Dragons: Rise of Berk Review – A Fire-Breathing City Builder

As Hiccup would say; ‘This is Berk, its twelve days north of hopeless and a few degrees south of freezing to death.  My village.’  Or rather your village now.  As Dragons:  Rise of Berk puts you squarely in the affable …

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As Hiccup would say; ‘This is Berk, its twelve days north of hopeless and a few degrees south of freezing to death.  My village.’  Or rather your village now.  As Dragons:  Rise of Berk puts you squarely in the affable Vikings boots and in charge of raising your own dragon sanctuary.

Rise of Berk is a city builder that charms players and fans of the movie right out of the gate.  You’re introduced to the titular island of Berk, the backdrop of How to Train your Dragon, and tasked with rescuing different breeds of dragons around the world as soon as the whistle blows.  As you rescue more dragons of various breeds you get the ability to task them to resource collection.  Wood and Fish rule the thriving economy of Berk it seems, and your lovingly raised reptiles can collect either to be stored for later use.


The core concepts are remarkably simple and user friendly, which for a casual game like Rise of Berk is perfect.  The real draw comes for fans of the films and television show, which I am entirely unashamed to call myself.  The visuals are gorgeous and Berk is instantly recognizable.  All of the famous dragon breeds are available to rescue and raise as you level up, and the full cast of characters from the films are present as quest givers and story tellers.  To top it all of the official soundtrack plays throughout, making the entire experience about as immersive as a free-to-play city builder gets.

While at first it may seem to smack of games like DragonVale or Gizmonauts, Rise of Berk focuses less on the various combinations of dragons you can breed and more on hunting down and raising the iconic reptiles from the film franchise.  You won’t have any opportunity to breed a Night Fury and a Gronkle in hopes of cashing in on something even more epic.  Instead you’ll be focused on leveling up your dragons and getting them ready for the eventual Battle Mode.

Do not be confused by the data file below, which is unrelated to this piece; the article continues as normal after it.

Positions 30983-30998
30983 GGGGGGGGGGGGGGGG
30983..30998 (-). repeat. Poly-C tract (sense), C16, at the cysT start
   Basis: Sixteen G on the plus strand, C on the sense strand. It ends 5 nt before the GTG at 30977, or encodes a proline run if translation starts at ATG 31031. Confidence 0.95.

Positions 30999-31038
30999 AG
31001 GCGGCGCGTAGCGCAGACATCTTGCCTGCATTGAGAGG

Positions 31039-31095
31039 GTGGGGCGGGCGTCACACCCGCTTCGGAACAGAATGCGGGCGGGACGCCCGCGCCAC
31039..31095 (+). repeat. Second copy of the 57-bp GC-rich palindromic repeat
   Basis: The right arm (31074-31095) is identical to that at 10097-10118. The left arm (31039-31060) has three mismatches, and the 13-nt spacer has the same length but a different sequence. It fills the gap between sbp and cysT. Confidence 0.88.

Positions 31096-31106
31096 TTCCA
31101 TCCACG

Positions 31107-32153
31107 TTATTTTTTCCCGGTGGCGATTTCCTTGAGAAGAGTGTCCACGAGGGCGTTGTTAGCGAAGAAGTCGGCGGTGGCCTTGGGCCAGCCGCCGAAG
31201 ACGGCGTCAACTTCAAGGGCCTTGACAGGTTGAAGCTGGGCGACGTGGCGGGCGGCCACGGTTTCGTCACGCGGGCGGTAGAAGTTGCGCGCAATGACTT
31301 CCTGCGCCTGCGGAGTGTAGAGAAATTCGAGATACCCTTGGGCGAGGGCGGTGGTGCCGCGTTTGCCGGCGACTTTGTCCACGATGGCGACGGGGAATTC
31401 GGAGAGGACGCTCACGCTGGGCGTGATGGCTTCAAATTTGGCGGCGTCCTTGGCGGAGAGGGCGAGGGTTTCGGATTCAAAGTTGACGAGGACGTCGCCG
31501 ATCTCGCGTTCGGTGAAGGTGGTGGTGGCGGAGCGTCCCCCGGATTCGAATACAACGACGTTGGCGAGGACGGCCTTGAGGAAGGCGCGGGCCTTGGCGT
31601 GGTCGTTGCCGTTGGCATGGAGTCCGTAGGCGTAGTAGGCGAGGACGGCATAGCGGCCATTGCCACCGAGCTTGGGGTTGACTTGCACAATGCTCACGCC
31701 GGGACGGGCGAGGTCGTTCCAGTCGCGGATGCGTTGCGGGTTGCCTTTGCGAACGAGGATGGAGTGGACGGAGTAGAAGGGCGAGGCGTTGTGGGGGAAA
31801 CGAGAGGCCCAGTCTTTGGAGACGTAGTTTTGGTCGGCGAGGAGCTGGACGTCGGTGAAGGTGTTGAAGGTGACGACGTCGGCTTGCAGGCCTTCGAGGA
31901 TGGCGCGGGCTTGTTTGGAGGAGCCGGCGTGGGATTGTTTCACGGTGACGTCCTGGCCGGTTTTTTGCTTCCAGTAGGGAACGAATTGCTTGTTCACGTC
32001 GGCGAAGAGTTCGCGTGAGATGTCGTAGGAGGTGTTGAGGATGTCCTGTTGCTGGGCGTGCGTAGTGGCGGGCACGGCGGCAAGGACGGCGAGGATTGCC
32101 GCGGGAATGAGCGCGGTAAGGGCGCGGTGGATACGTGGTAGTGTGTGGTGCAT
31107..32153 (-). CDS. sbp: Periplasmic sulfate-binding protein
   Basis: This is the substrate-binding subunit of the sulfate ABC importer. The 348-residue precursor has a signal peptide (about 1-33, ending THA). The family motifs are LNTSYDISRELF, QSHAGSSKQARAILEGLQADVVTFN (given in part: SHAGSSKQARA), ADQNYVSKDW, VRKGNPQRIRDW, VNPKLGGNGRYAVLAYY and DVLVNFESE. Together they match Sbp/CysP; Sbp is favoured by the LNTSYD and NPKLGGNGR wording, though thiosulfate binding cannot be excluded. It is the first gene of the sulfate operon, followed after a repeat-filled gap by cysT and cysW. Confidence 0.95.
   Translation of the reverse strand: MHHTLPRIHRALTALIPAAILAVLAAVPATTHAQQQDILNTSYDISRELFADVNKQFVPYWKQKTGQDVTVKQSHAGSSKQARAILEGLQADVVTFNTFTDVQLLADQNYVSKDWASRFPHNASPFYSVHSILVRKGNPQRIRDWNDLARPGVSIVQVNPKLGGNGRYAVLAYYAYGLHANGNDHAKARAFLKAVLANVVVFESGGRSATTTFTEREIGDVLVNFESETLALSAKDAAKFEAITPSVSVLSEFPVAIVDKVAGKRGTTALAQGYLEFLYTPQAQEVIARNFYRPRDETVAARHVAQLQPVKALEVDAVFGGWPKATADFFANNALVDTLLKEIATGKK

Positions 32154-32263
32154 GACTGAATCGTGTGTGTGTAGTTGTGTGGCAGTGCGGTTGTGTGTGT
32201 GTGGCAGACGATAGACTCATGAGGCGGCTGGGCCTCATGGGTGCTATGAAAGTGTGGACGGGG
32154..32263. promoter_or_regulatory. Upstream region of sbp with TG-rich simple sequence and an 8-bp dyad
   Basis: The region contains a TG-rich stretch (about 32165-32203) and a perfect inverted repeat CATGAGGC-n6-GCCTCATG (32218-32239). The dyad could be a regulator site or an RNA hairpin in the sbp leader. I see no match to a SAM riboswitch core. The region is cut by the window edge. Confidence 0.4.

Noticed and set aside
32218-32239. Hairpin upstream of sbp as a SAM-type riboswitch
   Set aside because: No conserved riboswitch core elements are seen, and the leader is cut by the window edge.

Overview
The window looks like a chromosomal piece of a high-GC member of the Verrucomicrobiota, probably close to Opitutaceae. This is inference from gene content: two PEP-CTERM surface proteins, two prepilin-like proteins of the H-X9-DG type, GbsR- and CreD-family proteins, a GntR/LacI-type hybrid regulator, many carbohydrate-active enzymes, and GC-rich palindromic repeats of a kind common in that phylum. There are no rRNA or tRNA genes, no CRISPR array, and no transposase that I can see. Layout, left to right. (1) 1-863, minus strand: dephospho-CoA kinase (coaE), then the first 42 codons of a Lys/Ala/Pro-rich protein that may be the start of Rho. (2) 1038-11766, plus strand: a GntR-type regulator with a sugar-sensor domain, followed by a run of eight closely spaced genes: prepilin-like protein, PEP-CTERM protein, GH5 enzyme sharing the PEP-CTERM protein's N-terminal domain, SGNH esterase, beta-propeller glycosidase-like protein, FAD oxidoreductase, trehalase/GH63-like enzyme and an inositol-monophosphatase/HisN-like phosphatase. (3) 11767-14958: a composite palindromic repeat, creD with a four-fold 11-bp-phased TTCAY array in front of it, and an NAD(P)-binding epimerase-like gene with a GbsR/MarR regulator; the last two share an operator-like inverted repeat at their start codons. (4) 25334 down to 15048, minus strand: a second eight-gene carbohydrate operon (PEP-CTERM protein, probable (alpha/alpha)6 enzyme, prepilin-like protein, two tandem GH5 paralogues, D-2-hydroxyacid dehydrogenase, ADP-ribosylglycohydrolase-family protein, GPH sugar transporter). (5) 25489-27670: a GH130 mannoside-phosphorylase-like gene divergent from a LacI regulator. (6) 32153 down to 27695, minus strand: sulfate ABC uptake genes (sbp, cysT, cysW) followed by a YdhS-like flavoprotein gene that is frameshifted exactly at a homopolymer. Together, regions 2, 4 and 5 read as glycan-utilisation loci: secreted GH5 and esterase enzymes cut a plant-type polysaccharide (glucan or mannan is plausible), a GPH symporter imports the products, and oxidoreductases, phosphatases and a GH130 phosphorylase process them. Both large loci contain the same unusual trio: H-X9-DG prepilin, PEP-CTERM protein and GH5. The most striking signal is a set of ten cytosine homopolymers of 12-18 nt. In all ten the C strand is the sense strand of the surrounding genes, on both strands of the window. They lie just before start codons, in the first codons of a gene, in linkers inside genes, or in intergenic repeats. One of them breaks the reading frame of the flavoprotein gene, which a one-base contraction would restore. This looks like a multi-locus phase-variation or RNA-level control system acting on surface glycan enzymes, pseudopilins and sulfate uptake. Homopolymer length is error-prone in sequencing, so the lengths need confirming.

The design options available for Berk are also fairly simple at this stage (though bear in mind the game is only two months old, barely out of the shell).  You won’t find the myriad of houses and decorations available in The Simpsons Tapped Out or even Battle Nations, not even by half.  But the options are there, and likely growing based on the sheer wealth of space that the game makes available for you to expand.  At release the count is at six islands you can unlock, giving you lots of room to grow.

With design, city building and incredibly adorable dragons cornered, Rise of Berk also promises to deliver another mode of gameplay in the future.  A Battle Mode has been advertised as coming soon since the game’s release last month, and each dragon has a Battle Statistic that also reads coming soon.  So we might see a little bit of action on Berks horizon, which is never a bad thing.


As the game ramps up, so too does the time scale.  Finding newer breeds of dragon takes longer as Hiccup and Toothless have to fly further afield, and each venture doesn’t necessarily come with the guarantee of a new dragon egg.  In the same light, back on Berk your colourful beasts can collect resources for longer periods of time.  This lends to the games casual nature, making it something you can pick up and put down every few hours.

With vibrant visuals, clean animations and straightforward mechanics, Dragons: Rise of Berk really delivers.  So if you’re a fan of the movies, dragons, or both, Rise of Berk is well worth taking for a spin.

The good

  • Tons of gorgeous dragons to rescue and raise.
  • Loads of fan service and officially licensed content.

The bad

  • A slower time scale mid game may deter some.
80 out of 100
A rabid fan of literature and gaming from the time books became more than something to chew on and when controllers only had one button, he has grown with the industry as a player and writer. Born and raised in Toronto Canada, he enjoys script writing, world building and all things gaming.